ballad

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bal·lad

 (băl′əd)
n.
1.
a. A narrative poem, often of folk origin and intended to be sung, consisting of simple stanzas and usually having a refrain.
b. The music for such a poem.
2. A popular song especially of a romantic or sentimental nature.

[Middle English balade, poem or song in stanza form, from Old French ballade, from Old Provençal balada, song sung while dancing, from balar, to dance, from Late Latin ballāre, to dance; see ball2.]

bal·lad′ic (bə-lăd′ĭk, bă-) adj.

ballad

(ˈbæləd)
n
1. (Music, other) a narrative song with a recurrent refrain
2. (Poetry) a narrative poem in short stanzas of popular origin, originally sung to a repeated tune
3. (Pop Music) a slow sentimental song, esp a pop song
[C15: from Old French balade, from Old Provençal balada song accompanying a dance, from balar to dance, from Late Latin ballāre; see ball2]

bal•lad

(ˈbæl əd)

n.
1. a simple song; air.
2. a simple narrative poem, esp. of folk origin, composed in short stanzas and adapted for singing.
3. a slow romantic or sentimental popular song.
[1350–1400; Middle English balade < Middle French < Old Provençal balada dance, dancing-song =bal(ar) to dance (< Late Latin ballāre; see ball2) + -ada -ade1]
bal•lad•ic (bəˈlæd ɪk) adj.

ballad

1. A narrative poem in short stanzas, often of folk origin and intended to be sung.
2. A narrative song, or piece in similar style.
ThesaurusAntonymsRelated WordsSynonymsLegend:
Noun1.ballad - a narrative song with a recurrent refrainballad - a narrative song with a recurrent refrain
song, vocal - a short musical composition with words; "a successful musical must have at least three good songs"
minstrelsy - ballads sung by minstrels
2.ballad - a narrative poem of popular originballad - a narrative poem of popular origin  
poem, verse form - a composition written in metrical feet forming rhythmical lines
Edda - either of two distinct works in Old Icelandic dating from the late 13th century and consisting of 34 mythological and heroic ballads composed between 800 and 1200; the primary source for Scandinavian mythology

ballad

noun song, saga, ditty, folk song, canzone one of the most beautiful ballads he ever wrote
Translations
قَصيدَةٌ قَصَصِيَّةٌ شعبيّة غِنائِيّه
baladapísnička
balladefolkevise
balladi
ballada
ballaîa
baladėsentimentali daina
balāde
populárna sentimentálna pieseň

ballad

[ˈbæləd] Nbalada f; (Spanish) → romance m, corrido m (Mex)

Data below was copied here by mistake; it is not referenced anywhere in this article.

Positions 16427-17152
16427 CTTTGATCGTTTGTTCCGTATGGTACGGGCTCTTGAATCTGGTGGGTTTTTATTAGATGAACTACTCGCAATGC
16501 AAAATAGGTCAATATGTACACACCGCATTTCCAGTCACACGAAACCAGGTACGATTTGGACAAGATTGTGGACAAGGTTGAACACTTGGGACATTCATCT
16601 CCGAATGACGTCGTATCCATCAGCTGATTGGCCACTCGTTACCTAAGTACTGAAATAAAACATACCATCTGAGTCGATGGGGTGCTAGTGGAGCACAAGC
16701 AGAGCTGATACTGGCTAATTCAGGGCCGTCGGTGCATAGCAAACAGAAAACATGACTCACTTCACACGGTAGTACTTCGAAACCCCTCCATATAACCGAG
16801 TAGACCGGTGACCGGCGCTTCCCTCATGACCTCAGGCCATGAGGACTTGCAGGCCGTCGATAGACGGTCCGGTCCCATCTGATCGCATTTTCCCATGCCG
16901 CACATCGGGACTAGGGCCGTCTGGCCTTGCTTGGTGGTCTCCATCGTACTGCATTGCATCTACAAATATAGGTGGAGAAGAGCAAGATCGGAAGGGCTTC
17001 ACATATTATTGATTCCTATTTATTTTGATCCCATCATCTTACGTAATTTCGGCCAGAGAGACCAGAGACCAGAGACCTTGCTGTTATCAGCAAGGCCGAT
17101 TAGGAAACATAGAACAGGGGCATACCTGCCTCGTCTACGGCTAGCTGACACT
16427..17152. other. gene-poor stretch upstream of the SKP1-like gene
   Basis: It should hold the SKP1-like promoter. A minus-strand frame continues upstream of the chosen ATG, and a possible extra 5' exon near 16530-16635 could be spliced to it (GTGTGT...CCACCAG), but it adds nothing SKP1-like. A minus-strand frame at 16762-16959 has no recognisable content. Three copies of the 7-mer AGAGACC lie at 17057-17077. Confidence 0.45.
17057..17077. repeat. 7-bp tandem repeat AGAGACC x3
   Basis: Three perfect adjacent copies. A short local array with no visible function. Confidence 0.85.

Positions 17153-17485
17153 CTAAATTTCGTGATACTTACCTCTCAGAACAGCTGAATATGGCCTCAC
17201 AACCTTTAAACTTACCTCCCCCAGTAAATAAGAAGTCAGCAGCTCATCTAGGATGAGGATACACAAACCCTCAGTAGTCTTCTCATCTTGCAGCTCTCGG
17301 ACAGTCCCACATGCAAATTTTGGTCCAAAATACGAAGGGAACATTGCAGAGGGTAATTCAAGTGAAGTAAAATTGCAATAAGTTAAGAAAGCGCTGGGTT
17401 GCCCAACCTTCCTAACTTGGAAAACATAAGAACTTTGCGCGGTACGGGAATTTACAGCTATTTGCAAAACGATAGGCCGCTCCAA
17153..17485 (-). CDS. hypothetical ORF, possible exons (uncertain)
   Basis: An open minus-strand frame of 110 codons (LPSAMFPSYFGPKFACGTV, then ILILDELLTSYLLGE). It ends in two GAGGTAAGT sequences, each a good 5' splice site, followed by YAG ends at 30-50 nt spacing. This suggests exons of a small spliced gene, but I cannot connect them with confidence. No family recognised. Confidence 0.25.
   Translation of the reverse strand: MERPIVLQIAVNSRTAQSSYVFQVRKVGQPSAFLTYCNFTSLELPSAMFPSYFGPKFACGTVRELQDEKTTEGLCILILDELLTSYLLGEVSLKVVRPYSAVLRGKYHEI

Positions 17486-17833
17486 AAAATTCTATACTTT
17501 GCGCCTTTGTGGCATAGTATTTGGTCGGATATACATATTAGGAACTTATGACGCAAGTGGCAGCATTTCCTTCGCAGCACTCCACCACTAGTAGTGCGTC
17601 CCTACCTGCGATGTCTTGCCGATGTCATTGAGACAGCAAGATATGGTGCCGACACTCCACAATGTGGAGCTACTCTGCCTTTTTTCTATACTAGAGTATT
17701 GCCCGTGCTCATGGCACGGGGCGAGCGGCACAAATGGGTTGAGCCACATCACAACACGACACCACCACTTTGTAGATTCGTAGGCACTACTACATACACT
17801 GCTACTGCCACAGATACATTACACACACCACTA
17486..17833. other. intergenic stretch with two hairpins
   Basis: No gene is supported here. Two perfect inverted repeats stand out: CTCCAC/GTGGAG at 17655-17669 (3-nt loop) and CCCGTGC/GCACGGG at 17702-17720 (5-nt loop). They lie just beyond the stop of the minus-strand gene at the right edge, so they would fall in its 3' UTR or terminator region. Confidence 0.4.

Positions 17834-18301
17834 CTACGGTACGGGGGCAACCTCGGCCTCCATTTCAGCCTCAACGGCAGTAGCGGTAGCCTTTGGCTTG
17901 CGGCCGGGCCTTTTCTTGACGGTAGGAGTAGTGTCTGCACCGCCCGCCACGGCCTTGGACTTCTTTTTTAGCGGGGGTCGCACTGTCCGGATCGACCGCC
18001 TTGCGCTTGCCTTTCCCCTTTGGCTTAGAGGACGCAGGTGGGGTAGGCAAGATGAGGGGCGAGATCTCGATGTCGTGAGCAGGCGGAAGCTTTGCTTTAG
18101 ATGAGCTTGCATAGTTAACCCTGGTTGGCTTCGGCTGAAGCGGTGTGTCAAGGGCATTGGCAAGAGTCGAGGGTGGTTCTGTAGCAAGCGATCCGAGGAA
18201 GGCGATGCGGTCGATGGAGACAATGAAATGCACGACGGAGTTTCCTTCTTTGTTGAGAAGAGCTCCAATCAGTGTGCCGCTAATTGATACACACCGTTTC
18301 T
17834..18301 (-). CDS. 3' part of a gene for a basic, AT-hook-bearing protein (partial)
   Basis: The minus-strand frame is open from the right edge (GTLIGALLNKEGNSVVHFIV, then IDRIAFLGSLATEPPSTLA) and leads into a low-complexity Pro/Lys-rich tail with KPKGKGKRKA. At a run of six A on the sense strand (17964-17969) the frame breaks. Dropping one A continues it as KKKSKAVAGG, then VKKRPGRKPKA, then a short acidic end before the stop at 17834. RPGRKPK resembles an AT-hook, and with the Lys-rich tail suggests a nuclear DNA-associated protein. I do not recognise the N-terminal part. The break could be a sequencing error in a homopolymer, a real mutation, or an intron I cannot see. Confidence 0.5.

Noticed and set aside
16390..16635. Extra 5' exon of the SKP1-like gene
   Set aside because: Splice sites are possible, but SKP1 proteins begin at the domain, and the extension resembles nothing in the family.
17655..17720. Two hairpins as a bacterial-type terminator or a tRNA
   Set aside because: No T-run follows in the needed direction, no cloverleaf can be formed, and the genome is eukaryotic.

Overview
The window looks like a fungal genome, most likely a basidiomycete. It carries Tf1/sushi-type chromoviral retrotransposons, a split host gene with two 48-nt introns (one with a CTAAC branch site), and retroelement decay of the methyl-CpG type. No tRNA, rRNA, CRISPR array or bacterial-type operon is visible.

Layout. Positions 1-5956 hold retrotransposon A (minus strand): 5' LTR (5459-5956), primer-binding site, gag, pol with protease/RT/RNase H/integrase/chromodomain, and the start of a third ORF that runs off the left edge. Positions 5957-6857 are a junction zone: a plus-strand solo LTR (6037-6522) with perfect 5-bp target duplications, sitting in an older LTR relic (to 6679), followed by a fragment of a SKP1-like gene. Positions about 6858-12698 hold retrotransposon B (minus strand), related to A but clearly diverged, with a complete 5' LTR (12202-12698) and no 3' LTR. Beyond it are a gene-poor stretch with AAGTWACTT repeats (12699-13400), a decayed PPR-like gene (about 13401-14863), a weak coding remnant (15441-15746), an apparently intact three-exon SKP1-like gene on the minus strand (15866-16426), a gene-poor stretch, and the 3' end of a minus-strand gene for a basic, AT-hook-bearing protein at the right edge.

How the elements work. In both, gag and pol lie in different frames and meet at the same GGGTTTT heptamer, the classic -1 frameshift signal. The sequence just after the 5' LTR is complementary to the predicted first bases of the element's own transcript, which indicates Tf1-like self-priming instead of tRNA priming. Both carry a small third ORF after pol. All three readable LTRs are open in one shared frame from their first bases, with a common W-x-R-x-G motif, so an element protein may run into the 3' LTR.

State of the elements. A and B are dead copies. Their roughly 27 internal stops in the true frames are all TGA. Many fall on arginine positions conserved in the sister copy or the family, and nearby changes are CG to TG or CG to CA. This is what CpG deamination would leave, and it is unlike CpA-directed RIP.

ballad

[ˈbæləd] n (= song) → ballade f

ballad

n (Mus, Liter) → Ballade f

ballad

[ˈbæləd] nballata

ballad

(ˈbӕləd) noun
a simple, often sentimental, song. Older people prefer ballads to pop music.
References in classic literature ?
For ballads were at first written to be sung to dances--slow, shuffling, balancing dances such as one may still see in out-of-the-way places in Brittany.
These ballads often had a chorus or refrain in which every one joined.
These early ballads of the Chinese differ in feeling from almost all the ballad literature of the world.
There was a tinker, two barefoot friars, and a party of six of the King's foresters all clad in Lincoln green, and all of them were quaffing humming ale and singing merry ballads of the good old times.
For many a day he sang ballads to the band, until the famous Allan a Dale joined them, before whose sweet voice all others seemed as harsh as a raven's; but of him we will learn hereafter.
Separating these, the board and trestles became a counter, the basket supplied the few small lots of fruit and sweets that he offered for sale upon it and became a foot-warmer, the unfolded clothes-horse displayed a choice collection of halfpenny ballads and became a screen, and the stool planted within it became his post for the rest of the day.
And then to be shut in on each side, with these ballads, like so many book-leaf blinkers
His feats were sung about in ballads through all the shire.
The knight in the meantime, had brought the strings into some order, and after a short prelude, asked his host whether he would choose a sirvente in the language of oc, or a lai in the language of oui, or a virelai, or a ballad in the vulgar English.
And so he went on with the ballad as far as the lines:
Thanks to this change of position, he was able to listen to the ballad with far less embarrassment than before.
Now just at midnight, every night, the lost heiress stood in the mouth of her cave, arrayed in white robes, and sang a little love ballad which her Crusader had made for her.